The second wave of COVID has hit India pretty badly, and to say it’s been devastating is an understatement. If a whole year of lockdowns wasn’t damaging enough, we’re currently back to dealing with a major health crisis, statistics of which I can barely get myself to face at the moment.
It wasn’t long until the second wave quietly seeped into my family in Mumbai. I’d like to take a moment here to tell you that the magnanimity of this beast called Covid slapped me 10x worse only when it hit home. Only then did I realise how horrendous the situation really is. I’ve stayed home, I’ve masked up, I’ve been scared of falling sick—but I’ve never been this petrified of a crashing healthcare system until I found myself deep in it.
A family member got infected and critical last week, and we were trying to find her a ventilator which has been in shortage. I’ve always believed in the power of the internet, and went forth and put out a request on Twitter asking for help or contacts who could point me in the direction of a ventilator. I was put in touch with multiple contacts who helped out. In about six hours, we successfully found a ventilator.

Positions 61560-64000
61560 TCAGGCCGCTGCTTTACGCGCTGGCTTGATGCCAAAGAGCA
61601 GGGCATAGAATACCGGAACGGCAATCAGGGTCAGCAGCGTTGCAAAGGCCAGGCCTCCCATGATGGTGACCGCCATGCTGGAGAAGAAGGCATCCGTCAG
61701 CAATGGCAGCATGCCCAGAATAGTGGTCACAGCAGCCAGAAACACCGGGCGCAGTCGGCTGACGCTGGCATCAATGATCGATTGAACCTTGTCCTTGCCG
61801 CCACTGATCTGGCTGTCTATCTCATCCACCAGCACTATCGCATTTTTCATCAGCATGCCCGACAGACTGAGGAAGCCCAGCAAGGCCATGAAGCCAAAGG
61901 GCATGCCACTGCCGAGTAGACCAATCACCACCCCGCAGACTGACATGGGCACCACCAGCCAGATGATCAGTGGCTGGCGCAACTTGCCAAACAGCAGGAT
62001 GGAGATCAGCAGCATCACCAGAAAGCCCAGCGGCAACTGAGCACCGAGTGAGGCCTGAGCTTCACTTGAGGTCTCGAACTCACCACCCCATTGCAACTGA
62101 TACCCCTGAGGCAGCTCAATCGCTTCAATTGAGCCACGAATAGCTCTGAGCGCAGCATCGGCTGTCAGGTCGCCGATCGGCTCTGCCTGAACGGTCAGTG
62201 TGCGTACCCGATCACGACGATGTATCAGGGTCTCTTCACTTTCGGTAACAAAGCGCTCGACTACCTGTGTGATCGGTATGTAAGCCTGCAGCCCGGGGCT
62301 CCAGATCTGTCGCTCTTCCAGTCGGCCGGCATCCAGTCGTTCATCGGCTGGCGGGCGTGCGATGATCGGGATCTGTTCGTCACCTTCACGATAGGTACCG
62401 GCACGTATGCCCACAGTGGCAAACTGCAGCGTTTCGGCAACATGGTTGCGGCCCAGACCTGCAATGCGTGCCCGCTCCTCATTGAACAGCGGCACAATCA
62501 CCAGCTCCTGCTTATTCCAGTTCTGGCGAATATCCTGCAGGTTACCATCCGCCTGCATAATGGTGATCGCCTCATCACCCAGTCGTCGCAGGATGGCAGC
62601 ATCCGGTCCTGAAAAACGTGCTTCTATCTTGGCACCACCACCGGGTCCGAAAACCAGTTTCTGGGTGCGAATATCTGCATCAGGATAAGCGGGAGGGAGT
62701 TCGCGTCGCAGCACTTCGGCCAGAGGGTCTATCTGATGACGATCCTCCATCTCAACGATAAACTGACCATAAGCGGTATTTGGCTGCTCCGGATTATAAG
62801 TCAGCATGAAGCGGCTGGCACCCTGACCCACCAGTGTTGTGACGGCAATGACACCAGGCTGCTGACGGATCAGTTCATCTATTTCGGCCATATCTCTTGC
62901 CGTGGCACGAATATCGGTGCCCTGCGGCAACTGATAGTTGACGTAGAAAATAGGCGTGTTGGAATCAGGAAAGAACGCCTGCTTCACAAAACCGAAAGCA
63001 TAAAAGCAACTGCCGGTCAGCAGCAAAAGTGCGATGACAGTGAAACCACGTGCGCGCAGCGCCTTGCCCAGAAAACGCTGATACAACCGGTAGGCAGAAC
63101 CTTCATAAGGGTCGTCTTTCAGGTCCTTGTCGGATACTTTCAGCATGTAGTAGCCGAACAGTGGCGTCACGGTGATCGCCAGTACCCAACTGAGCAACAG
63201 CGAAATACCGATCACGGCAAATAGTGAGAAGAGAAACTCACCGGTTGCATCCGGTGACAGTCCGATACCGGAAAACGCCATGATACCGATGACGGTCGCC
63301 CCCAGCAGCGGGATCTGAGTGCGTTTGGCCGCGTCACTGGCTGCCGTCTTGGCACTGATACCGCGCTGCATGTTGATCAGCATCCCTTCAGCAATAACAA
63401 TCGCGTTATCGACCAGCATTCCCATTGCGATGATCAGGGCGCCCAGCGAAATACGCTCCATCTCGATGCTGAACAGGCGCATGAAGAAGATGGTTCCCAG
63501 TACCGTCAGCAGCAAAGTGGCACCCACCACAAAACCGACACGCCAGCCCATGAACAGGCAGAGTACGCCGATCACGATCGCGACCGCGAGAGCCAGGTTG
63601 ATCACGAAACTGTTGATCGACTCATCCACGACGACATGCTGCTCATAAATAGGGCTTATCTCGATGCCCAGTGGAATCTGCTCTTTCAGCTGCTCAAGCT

A couple of days later, health conditions worsened and we were desperately looking for A+ blood group plasma. To get plasma, we needed to find donors (who’ve finished 28 days of recovery since testing negative) to donate blood, so we could get the plasma from the blood bank in exchange. Even with apps and networks meant for people to find plasma donors, this was an incredibly tough search.
Once again, I turned to the internet for help. This time, a few friends stepped up and got a few influential accounts to post on my behalf. Soon, my mobile phone number got passed around on some stories and some tweets. I panicked a little when I saw my number on some popular accounts, but a friend reassured me this would be the easiest and quickest way to reach me. Since I was in a state of panic and desperation where the only thing that mattered was the life of a loved one, I agreed.